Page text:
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July 25, 2017

Congress Must Restrain Trump’s Push to Unravel the JCPOA

There are numerous indications that the Trump administration is actively seeking to undermine the Iran nuclear deal and that the Administration could very likely decide not to recertify Iran’s compliance as mandated by the Iran Nuclear Agreement Review Act this fall.
 
If the Trump Administration makes good on these threats, or otherwise undermines or violates the JCPOA, they will succeed in ending far-reaching, verifiable restraints on Iran’s nuclear program and returning the U.S. and Iran to the brink of war. Now is not the time for Congress to provide legislation that could give Trump new authorities to violate the nuclear deal and set the stage for conflict.
 
Particularly in light of the Administration’s dangerous direction on the JCPOA, as well as the lack of diplomatic engagement between the U.S. and Iran that should be a prerequisite to any sanctions approach, NIAC Action opposes new Iran sanctions that are included as part of a larger sanctions package (the ‘‘Russia, Iran, and North Korea Sanctions Act’’) and will go to a vote this week. NIAC Action encourages lawmakers to speak publicly about the Trump Administration’s apparent eagerness to sabotage the nuclear deal, the danger of this approach in taking the U.S. and Iran to the brink of war, and the dangerous lack of diplomatic engagement by this Administration vis a vis Iran.
 
  • On July 17, 2017, the State Department certified that Iran was in compliance with the JCPOA despite President Trump’s opposition. According to inside accounts, President Trump “spent 55 minutes of the meeting telling them [his advisers] he did not want to [certify].”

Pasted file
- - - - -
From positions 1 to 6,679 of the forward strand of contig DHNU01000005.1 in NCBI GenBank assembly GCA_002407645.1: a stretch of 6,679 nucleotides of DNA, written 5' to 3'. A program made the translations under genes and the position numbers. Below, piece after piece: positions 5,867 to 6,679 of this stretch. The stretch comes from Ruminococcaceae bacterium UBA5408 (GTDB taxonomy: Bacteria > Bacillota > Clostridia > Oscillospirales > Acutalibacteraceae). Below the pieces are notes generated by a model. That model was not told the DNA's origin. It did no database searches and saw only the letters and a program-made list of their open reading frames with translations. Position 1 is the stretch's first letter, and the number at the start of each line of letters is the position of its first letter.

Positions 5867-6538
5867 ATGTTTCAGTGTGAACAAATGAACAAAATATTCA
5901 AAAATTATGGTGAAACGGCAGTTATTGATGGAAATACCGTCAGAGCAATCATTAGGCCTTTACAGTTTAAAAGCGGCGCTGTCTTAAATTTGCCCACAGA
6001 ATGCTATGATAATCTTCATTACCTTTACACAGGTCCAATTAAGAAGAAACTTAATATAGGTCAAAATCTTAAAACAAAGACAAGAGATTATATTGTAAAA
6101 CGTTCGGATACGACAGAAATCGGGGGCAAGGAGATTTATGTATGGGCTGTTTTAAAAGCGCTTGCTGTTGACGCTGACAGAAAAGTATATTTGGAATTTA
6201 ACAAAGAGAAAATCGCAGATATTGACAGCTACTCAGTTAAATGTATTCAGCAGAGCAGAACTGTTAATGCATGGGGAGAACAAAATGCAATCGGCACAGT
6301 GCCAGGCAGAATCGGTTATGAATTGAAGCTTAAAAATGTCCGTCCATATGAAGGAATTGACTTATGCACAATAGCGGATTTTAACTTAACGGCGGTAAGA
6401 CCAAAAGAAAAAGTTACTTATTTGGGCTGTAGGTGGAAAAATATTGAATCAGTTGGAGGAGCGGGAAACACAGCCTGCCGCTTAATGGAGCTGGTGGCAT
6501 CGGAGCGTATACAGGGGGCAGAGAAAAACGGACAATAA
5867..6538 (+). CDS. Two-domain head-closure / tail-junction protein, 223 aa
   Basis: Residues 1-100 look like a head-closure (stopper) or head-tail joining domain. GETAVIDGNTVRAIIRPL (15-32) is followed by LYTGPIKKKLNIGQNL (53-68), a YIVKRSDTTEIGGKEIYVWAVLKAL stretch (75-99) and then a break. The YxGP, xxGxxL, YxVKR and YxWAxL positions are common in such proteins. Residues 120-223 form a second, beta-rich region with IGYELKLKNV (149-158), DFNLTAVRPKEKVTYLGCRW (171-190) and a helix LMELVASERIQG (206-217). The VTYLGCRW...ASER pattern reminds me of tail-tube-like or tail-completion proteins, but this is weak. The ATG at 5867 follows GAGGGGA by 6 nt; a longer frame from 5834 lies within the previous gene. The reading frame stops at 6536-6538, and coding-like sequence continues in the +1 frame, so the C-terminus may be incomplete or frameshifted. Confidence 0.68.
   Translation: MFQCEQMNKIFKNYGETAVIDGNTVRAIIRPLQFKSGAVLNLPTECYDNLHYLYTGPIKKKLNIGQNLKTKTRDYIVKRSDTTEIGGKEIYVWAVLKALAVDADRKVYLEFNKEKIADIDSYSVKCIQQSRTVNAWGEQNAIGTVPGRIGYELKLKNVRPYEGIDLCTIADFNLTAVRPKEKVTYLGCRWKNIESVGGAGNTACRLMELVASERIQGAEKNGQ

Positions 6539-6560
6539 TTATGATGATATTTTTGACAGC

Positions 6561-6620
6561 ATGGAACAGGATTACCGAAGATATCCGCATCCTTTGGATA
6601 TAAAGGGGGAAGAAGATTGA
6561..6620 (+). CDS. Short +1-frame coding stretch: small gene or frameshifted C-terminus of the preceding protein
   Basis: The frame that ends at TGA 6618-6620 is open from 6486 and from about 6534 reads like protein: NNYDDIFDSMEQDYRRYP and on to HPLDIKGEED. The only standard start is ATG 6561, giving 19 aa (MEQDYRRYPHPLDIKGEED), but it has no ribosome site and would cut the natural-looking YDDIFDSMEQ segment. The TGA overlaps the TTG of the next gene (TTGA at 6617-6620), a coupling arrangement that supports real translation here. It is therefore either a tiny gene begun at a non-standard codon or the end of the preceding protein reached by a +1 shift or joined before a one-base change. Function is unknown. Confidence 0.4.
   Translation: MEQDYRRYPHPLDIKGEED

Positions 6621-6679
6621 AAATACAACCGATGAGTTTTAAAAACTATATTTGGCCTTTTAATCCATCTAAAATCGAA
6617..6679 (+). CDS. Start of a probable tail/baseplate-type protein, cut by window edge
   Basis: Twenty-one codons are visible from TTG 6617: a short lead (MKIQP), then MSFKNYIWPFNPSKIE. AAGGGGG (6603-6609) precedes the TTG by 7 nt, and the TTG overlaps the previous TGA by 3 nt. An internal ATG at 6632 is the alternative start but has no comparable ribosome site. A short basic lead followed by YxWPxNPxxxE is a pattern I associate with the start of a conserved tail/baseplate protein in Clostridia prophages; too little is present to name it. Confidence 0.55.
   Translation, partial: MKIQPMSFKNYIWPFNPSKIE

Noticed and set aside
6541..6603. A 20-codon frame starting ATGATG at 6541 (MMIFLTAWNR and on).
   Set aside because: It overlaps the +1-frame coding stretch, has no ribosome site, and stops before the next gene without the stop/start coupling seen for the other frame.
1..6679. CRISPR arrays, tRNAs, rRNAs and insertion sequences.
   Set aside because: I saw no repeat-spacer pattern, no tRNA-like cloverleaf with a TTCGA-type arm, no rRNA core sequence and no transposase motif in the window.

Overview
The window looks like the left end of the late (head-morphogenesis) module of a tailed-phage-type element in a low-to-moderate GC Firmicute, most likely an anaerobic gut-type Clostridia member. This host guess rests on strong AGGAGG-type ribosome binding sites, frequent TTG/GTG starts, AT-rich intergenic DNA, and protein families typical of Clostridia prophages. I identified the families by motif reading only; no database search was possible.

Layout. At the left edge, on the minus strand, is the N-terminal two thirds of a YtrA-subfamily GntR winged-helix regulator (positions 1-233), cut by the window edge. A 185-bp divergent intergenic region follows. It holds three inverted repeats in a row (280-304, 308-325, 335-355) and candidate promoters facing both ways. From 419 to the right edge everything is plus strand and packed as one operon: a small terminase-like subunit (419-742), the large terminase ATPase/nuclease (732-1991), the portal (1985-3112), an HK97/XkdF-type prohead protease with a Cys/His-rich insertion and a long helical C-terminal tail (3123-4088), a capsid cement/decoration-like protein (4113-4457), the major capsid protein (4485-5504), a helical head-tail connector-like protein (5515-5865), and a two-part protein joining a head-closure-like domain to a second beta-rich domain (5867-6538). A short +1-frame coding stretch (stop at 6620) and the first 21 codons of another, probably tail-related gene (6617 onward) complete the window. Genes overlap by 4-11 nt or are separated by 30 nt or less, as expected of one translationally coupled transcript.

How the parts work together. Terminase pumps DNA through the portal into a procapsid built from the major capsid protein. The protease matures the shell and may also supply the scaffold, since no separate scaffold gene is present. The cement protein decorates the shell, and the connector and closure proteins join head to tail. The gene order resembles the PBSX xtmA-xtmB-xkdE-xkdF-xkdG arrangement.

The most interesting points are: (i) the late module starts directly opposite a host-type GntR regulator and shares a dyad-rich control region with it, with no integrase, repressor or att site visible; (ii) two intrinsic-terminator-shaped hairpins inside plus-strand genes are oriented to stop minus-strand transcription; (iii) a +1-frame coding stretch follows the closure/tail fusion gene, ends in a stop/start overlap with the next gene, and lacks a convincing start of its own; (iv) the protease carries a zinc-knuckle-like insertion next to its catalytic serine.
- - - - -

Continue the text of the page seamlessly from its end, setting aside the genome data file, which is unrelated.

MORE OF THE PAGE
• According to Foreign Policy, Trump has tasked White House staffers with laying the groundwork to potentially withhold certification at the next 90 day review of the JCPOA this fall. Chief White House Strategist Steve Bannon and Advisor to the President Seb Gorka are reportedly among those staffers involved in making the case for decertification. 
  • The new initiative – a task force dedicated to searching for intelligence to justify a decision not to certify – harkens back to the push for war with Iraq in 2002, when Under Secretary of Defense for Policy Douglas Feith cherry picked intelligence to help make the case for overthrowing Saddam Hussein.
  • The Trump administration is considering downgrading the State Department’s Office of Iran Nuclear Implementation by merging it into the Bureau of Near East Affairs. Such a move would risk reducing the State Department’s ability to effectively monitor Iranian compliance.
  • At a White House press briefing on July 10, 2017, then Principal Deputy Press Secretary Sarah Huckabee Sanders stated that, while meeting with foreign leaders at the G-20 Summit, President Trump urged nations to come together and “to stop doing business with nations that sponsor terrorism, especially Iran.” This contradicts express U.S. obligations under the JCPOA not to deter others to normalize trade with Iran. See JCPOA ¶¶ 28-29.

These warning signs have not gone unnoticed, as major editorials, former officials and political commentators have noted the drift toward unnecessary conflict with Iran:

  • New York Times, Avoiding War With Iran, Editorial Board–July 20, 2017
     
    “The last thing the United States needs is another war in the Middle East. Yet a drumbeat of provocative words, outright threats and actions — from President Trump and some of his top aides as well as Sunni Arab leaders and American activists — is raising tensions that could lead to armed conflict with Iran.”
  • New Yorker, Is The Nuclear Deal With Iran Slipping Away?, Robin Wright–July 19, 2017